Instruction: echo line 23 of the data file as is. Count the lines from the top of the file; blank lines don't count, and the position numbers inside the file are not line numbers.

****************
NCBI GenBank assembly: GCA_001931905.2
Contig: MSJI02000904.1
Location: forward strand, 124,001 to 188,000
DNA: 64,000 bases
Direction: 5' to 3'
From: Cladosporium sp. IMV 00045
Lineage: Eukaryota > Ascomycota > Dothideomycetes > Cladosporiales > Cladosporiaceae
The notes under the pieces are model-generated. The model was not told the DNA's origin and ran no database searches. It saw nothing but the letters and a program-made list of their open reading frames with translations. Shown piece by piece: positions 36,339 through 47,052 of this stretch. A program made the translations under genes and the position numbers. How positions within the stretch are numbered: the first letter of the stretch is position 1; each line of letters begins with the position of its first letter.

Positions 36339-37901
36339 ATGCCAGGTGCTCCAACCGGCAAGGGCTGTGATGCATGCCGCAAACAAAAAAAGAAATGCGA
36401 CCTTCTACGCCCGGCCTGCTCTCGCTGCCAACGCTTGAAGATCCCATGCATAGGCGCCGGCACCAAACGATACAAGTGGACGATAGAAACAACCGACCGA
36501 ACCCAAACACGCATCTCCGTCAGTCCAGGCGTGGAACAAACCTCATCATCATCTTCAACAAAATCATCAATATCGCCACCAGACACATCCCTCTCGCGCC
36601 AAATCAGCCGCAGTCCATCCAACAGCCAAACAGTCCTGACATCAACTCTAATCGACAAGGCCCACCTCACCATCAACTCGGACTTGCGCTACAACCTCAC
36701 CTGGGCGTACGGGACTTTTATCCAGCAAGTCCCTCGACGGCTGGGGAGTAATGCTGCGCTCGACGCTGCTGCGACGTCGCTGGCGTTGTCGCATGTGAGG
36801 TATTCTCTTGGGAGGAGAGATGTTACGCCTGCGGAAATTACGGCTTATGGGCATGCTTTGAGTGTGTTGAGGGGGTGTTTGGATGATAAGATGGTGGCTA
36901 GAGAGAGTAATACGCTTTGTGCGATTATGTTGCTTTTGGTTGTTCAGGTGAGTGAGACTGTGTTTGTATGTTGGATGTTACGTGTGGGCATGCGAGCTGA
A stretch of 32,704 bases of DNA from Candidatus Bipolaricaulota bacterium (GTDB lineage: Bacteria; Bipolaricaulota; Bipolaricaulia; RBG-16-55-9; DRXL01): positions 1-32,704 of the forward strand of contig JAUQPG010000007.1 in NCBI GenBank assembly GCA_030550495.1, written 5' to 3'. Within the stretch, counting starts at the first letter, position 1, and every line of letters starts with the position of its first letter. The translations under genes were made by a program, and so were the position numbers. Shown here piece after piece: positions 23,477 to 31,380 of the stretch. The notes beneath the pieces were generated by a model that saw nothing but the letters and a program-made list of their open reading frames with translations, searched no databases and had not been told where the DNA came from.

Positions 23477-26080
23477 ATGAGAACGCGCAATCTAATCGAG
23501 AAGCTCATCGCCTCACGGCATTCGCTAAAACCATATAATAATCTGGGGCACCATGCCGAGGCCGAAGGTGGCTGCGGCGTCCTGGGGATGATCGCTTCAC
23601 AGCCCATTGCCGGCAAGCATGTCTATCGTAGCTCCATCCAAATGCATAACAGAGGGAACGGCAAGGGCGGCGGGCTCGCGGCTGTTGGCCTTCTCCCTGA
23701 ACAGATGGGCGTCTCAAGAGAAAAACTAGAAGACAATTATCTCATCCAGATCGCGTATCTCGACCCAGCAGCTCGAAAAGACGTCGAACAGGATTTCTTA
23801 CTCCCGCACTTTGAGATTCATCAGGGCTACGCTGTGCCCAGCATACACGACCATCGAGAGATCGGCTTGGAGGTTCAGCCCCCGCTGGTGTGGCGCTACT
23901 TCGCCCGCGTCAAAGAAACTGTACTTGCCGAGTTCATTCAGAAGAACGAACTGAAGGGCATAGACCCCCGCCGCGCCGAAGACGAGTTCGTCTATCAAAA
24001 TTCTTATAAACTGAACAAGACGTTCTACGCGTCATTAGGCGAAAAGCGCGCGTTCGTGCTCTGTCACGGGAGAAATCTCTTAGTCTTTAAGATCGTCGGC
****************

23801 CTCCCGCACTTTGAGATTCATCAGGGCTACGCTGTGCCCAGCATACACGACCATCGAGAGATCGGCTTGGAGGTTCAGCCCCCGCTGGTGTGGCGCTACT